2014 Inflation Adjustments
The IRS has released its list of inflation-adjusted tax amounts for 2014. The list includes tax rate tables for estates, trusts and various filing statuses, standard deduction amounts, personal exemption amounts, AMT exemption, and gift tax annual exclusion. Below is a full list of the items from the IRS:
The tax items for tax year 2014 of greatest interest to most taxpayers include the following dollar amounts.
- The tax rate of 39.6 percent affects singles whose income exceeds $406,750 ($457,600 for married taxpayers filing a joint return), up from $400,000 and $450,000, respectively. The other marginal rates – 10, 15, 25, 28, 33 and 35 percent – and the related income tax thresholds are described in the revenue procedure.
- The standard deduction rises to $6,200 for singles and married persons filing separate returns and $12,400 for married couples filing jointly, up from $6,100 and $12,200, respectively, for tax year 2013. The standard deduction for heads of household rises to $9,100, up from $8,950.
- The limitation for itemized deductions claimed on tax year 2014 returns of individuals begins with incomes of $254,200 or more ($305,050 for married couples filing jointly).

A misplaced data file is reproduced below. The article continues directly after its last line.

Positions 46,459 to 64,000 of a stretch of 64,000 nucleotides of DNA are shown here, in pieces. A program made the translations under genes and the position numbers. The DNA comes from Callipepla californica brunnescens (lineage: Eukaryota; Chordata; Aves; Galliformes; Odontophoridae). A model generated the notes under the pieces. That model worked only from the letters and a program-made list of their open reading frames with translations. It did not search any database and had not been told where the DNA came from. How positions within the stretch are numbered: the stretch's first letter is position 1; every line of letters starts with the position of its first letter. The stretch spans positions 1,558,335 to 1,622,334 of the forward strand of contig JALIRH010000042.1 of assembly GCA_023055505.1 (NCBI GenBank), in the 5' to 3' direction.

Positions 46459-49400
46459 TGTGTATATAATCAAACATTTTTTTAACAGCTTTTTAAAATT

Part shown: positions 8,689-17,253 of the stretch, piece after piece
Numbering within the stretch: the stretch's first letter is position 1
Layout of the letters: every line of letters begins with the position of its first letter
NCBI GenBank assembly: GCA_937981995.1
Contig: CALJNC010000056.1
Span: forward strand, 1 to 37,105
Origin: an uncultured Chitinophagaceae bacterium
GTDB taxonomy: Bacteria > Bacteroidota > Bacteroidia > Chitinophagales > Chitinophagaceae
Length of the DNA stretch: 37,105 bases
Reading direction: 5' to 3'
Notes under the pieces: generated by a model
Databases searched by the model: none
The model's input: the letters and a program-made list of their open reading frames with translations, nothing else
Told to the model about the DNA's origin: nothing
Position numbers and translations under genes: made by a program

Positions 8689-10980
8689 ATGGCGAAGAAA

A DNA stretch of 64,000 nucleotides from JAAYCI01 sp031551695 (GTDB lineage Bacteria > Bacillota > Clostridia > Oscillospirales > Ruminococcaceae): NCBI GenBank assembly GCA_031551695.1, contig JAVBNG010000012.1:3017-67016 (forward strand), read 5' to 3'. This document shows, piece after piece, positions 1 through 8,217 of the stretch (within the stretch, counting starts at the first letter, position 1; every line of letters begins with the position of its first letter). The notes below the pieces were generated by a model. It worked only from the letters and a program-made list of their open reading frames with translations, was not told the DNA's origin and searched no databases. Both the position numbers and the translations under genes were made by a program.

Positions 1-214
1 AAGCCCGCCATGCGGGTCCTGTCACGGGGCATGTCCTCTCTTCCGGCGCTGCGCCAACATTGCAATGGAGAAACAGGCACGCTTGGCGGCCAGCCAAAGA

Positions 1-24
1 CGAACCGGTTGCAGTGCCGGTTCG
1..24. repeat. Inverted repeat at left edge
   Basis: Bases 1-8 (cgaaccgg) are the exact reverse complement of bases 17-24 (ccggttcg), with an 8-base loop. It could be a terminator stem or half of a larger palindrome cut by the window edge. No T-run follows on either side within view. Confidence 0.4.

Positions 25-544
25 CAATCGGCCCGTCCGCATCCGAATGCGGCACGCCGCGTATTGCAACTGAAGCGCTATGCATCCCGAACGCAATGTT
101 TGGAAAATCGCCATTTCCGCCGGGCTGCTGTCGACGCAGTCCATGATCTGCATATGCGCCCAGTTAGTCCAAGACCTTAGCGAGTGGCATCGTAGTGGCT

- The personal exemption rises to $3,950, up from the 2013 exemption of $3,900. However, the exemption is subject to a phase-out that begins with adjusted gross incomes of $254,200 ($305,050 for married couples filing jointly). It phases out completely at $376,700 ($427,550 for married couples filing jointly.)
- The Alternative Minimum Tax exemption amount for tax year 2014 is $52,800 ($82,100, for married couples filing jointly). The 2013 exemption amount was $51,900 ($80,800 for married couples filing jointly).
- The maximum Earned Income Credit amount is $6,143 for taxpayers filing jointly who have 3 or more qualifying children, up from a total of $6,044 for tax year 2013. The revenue procedure has a table providing maximum credit amounts for other categories, income thresholds and phaseouts.
- Estates of decedents who die during 2014 have a basic exclusion amount of $5,340,000, up from a total of $5,250,000 for estates of decedents who died in 2013.
- The annual exclusion for gifts remains at $14,000 for 2014.
- The annual dollar limit on employee contributions to employer-sponsored healthcare flexible spending arrangements (FSA) remains unchanged at $2,500.
- The foreign earned income exclusion rises to $99,200 for tax year 2014, up from $97,600, for 2013.